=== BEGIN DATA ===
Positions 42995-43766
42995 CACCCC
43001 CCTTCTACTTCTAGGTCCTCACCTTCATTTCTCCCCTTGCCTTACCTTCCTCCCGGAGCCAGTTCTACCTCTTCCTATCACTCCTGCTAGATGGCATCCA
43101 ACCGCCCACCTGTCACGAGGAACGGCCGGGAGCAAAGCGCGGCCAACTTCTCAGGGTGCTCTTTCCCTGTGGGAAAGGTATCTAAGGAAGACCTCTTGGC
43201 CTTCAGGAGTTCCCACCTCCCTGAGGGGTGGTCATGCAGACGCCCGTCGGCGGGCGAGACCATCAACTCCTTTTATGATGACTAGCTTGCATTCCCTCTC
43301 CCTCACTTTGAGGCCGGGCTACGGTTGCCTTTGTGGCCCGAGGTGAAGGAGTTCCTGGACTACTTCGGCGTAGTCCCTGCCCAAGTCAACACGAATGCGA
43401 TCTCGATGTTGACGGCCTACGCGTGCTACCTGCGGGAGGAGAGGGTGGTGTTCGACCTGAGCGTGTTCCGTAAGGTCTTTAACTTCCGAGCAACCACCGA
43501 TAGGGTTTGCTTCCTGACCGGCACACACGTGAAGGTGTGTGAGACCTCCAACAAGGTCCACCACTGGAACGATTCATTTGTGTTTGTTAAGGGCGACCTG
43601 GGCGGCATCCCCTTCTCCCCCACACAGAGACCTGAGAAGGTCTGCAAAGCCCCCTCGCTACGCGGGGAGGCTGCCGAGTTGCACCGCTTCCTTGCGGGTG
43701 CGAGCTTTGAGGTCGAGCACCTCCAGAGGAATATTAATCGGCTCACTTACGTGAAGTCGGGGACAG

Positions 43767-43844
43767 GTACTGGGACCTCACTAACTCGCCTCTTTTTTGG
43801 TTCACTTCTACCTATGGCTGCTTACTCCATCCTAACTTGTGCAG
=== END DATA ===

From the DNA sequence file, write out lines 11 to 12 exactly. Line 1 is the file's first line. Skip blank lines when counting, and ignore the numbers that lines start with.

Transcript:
Positions 43767-43844
43767 GTACTGGGACCTCACTAACTCGCCTCTTTTTTGG